In wake of WannaCry, NHS assessed 200 facilities on cybersecurity preparedness — None passed

The Public Accounts Committee of the U.K. Parliament released an update on the U.K. National Health Service's cybersecurity preparedness in a March 18 report.

The report was commissioned following the worldwide ransomware attack WannaCry, which infected 200,000-plus computers in more than 150 countries in May 2017.

NHS represented one of WannaCry's most prominent victims, as the ransomware affected more than one-third of NHS trusts. As a result of the ransomware attack, NHS canceled almost 20,000 appointments and diverted patients from five of its accident and emergency departments.

The U.K. Public Accounts Committee's report, which refers to WannCry as a "wake-up call for the NHS," outlines how the ransomware attack affected NHS facilities, those facilities' readiness for future cyberattacks and overarching cybersecurity preparedness lessons for other government agencies to consider.

The report notes prior to WannaCry, many NHS facilities were "unprepared for the relatively unsophisticated WannaCry attack." These facilities had not shared and tested response plans, and NHS personnel did not have established practices to communicate with one another as the attack unfolded.

NHS England told the U.K. Public Accounts Committee it has gained better visibility into NHS trusts' cybersecurity preparedness since WannaCry. However, the report cites recent results from on-site cybersecurity assessments NHS Digital conducted at 200 trusts, in which all trusts failed their cybersecurity assessment.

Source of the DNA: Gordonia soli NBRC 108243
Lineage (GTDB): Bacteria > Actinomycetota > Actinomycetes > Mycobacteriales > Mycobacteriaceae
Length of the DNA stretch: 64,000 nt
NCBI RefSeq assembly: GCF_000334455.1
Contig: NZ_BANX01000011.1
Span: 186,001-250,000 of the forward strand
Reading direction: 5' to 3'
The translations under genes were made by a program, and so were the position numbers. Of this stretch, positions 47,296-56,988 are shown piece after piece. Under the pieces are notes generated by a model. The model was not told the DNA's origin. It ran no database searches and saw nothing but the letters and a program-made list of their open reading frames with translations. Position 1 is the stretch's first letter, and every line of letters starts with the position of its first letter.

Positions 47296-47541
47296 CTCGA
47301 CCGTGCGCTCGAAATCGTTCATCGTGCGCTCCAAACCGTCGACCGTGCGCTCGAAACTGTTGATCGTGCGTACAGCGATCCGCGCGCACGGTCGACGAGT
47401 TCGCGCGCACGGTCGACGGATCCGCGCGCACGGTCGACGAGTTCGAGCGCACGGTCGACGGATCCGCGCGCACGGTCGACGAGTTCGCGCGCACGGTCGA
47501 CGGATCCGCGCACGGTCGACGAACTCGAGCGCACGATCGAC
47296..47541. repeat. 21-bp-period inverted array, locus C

NHS England attributed some of these failures to the assessments' "high bar." However, the U.K. Public Accounts Committee argued some facilities' shortcomings were due to their failure to patch IT systems.

"Although the [Department of Health and Social Care] and NHS bodies have learned lessons from WannaCry, they have a lot of work to do to improve cybersecurity for when, and not if, there is another attack," the report reads.

To access the U.K. Public Accounts Committee's report, click here.

More articles on cybersecurity:
25% of organizations using a public cloud have had data stolen, survey finds
US, UK issue joint alert on alleged Russian state-sponsored cyberattacks
Report: Top 5 causes of healthcare breaches in Q1

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